We also have the Learning for Life report produced by the former further and higher education funding councils, which has implications for how inclusion can be taken further. And we have the recent publication of performance statistics by the Higher Education Statistics Agency relating to student retention and achievement in higher education institutions.
Taking these items separately, we have, through the review, a questioning of the fundamental importance of colleges. The sector is in good health, but this does seem an appropriate moment to take stock of the scope of provision in relation to desired impact.
The answer is an equivocal one. Colleges are highly responsive, which is the essence of the sector, but we may be approaching the outer limits of that responsiveness, unless there are new approaches to levels of funding.
Within a single funding council, colleges are undoubtedly going to be more forthright on comparability, if not parity, of funding, given the range of their contributions to social and economic welfare.
With the advent of a single funding council, undoubtedly some items previously off the colleges' radar will come within range and will require answers in terms of compliance and achievement. For example, colleges are debating vigorously and intelligently among themselves the implications of such agenda items as research, knowledge transfer and internationalisation.
Some of the items have always affected colleges and all of them have engaged some colleges, but now there are expectations for the sector to engage with these areas as part of normal business.
For research, there are capacity issues for the colleges. They weren't set up to do this. But there may be vigorous local demand for just the kind of close and detailed research that can be undertaken by colleges.
In respect of knowledge transfer, the colleges will build on that research knowledge and client base so as to push out expertise and to help give the Scottish economy some protection against low business start-up rates and high new business mortality. These seem to be the key areas, rather than waves of skilling for imaginary large-scale, broad-front inward investment.
Internationalisation has always attracted some colleges as an "earner". Frankly, we had institutions participating in the international arena rather than genuine internationalisation. However, as a sector we have woken to the fact that we have mature and developed views on vocational education and can make significant provision for other countries.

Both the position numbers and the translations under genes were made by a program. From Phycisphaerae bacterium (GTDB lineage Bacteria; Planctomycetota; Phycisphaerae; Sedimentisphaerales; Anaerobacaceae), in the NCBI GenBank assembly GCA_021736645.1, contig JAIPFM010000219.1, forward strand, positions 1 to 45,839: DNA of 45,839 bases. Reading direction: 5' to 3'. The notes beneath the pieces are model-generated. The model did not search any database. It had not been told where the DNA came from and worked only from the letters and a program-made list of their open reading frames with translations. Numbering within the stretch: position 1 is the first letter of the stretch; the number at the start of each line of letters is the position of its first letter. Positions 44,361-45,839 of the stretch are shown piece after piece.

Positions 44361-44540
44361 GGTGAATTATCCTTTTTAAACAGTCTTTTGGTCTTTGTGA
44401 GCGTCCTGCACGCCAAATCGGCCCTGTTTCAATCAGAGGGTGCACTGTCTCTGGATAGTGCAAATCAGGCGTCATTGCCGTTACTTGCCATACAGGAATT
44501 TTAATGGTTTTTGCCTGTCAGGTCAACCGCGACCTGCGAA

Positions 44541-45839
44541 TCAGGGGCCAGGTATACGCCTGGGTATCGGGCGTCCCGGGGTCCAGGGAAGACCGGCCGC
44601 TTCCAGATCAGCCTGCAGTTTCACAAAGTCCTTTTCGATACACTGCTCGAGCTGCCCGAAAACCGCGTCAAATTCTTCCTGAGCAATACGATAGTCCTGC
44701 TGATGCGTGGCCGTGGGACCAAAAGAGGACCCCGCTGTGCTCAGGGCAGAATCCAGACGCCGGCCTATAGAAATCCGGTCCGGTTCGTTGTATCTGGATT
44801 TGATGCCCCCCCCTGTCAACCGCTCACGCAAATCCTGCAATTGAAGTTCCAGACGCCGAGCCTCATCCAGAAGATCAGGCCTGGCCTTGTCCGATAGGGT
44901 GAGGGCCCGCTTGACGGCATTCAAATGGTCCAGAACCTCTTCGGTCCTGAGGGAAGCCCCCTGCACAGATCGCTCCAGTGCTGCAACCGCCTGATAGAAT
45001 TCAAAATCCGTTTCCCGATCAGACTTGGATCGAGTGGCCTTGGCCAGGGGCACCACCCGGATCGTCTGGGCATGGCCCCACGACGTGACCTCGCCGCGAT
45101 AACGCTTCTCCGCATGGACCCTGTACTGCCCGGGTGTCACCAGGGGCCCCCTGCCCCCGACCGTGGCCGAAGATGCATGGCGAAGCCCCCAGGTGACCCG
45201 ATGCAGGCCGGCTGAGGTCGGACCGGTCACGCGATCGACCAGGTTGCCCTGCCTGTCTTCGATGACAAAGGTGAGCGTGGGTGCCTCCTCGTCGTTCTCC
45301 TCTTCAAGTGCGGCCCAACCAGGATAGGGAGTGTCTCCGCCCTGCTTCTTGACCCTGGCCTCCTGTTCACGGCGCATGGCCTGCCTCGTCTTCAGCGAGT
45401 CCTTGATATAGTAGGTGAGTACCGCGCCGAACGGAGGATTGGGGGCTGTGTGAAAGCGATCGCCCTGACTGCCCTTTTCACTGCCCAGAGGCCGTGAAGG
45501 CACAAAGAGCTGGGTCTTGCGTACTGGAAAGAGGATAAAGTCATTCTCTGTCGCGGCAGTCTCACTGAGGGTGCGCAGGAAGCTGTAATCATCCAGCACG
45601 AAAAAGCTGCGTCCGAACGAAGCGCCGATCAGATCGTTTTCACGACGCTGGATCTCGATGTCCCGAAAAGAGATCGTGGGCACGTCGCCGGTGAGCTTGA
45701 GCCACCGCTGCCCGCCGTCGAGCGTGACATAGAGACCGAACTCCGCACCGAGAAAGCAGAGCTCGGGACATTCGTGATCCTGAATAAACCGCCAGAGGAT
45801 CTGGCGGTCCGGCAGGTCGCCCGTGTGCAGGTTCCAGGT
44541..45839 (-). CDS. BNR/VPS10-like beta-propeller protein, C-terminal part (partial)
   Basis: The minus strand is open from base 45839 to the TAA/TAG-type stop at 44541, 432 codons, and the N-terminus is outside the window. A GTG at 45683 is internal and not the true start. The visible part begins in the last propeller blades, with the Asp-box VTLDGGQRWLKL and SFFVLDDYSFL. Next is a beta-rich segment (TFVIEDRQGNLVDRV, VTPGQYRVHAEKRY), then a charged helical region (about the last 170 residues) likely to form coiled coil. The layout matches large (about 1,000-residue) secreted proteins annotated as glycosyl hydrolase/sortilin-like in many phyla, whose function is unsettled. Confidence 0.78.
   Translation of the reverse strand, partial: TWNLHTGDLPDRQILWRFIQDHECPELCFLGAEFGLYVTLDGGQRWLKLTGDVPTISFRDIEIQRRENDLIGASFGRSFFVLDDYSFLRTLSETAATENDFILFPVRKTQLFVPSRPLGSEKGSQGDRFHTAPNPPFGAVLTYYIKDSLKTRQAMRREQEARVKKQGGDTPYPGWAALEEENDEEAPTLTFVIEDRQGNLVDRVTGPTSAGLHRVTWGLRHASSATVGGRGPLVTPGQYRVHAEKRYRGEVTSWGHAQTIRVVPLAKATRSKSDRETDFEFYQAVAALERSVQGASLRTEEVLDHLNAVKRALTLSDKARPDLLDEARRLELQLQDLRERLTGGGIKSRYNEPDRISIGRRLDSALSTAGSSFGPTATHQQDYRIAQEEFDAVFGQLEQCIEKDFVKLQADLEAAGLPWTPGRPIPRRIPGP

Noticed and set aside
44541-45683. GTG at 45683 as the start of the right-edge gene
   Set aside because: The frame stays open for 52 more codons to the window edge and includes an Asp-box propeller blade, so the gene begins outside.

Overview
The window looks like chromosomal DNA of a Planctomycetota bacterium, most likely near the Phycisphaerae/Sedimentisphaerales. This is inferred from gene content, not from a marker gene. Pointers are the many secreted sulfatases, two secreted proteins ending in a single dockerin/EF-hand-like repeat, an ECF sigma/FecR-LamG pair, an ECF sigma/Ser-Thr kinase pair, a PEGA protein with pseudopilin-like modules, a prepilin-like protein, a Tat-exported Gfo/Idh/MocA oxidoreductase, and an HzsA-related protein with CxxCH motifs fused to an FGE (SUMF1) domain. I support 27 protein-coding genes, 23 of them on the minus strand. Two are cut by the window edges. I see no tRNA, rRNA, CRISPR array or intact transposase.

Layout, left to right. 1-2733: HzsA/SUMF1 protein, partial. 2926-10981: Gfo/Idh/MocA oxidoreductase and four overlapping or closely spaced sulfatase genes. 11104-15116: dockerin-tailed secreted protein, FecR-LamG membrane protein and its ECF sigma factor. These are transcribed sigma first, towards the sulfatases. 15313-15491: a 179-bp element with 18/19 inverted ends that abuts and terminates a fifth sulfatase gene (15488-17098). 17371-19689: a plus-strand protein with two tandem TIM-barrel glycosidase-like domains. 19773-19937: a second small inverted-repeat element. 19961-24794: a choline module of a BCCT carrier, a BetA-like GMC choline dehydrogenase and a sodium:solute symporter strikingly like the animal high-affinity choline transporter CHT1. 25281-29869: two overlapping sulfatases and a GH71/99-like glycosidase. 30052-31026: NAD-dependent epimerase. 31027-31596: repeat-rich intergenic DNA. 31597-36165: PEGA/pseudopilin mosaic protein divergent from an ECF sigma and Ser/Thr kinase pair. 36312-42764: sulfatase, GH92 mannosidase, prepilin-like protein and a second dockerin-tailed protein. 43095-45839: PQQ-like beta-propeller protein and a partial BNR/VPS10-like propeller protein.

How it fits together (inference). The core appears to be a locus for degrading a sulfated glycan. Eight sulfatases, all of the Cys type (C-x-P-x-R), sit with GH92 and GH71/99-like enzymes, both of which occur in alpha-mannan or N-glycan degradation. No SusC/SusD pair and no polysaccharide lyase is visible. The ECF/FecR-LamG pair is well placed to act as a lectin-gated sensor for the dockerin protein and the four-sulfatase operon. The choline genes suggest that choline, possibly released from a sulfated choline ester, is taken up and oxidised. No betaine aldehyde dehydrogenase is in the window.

The challenge will lie in choreographing our deployment and translating our experience into different locations in ways which are appropriate to developmental needs. But before we can work successfully with overseas partners, we have to find means of working together.
While the range of what the colleges do will be extended, the residual activities that colleges undertake currently will not and cannot be reduced. To remind ourselves, there are manifest achievements in respect of numbers of students and the performance of those students. The pace is set and cannot be relinquished. Learning for Life makes this clear.
Inclusion will continue to be a major issue. There are ongoing issues in terms of participation and no assumptions can be made. In addition, the demographic deficit experienced by Scotland can be corrected partially only by substantial inward migration. Initially, this will be mass and pretty raw talent as opposed to the finished, Fresh Talent version. The colleges will therefore have a fundamental role incorporating these groups into the social and economic mainstream.
Inclusion is only a part, but perhaps the most significant part, of a learning journey for individuals. Here the impact of the colleges continues to be paramount. The recent publication of retention and achievement rates in higher education institutions, when set against the published indicators on student performance in colleges, shows that for many students in HE the prospects of sustaining and succeeding are significantly higher if the learning is undertaken in a college.
Scotland is proud of its high proportion of students undertaking HE in its colleges, but it needs to face up to some worrying distortions of the much vaunted Scottish Credit and Qualifications Framework (SCQF). Bluntly, several prominent HE institutions do not recognise the currency of credit transfer. There are disturbingly high drop-out rates for students progressing from HND to degree programmes in universities.
Taking all these diverse factors into account, the return for public investment in colleges is high. We must encourage recognition of this.
Involvement in further and higher education at any level, even the most basic exposure to literacy and numeracy, produces improved personal and pro-social behaviour. We impact the political agenda of health and crime as well as the economy.
Bill Wardle is principal of James Watt College in Greenock.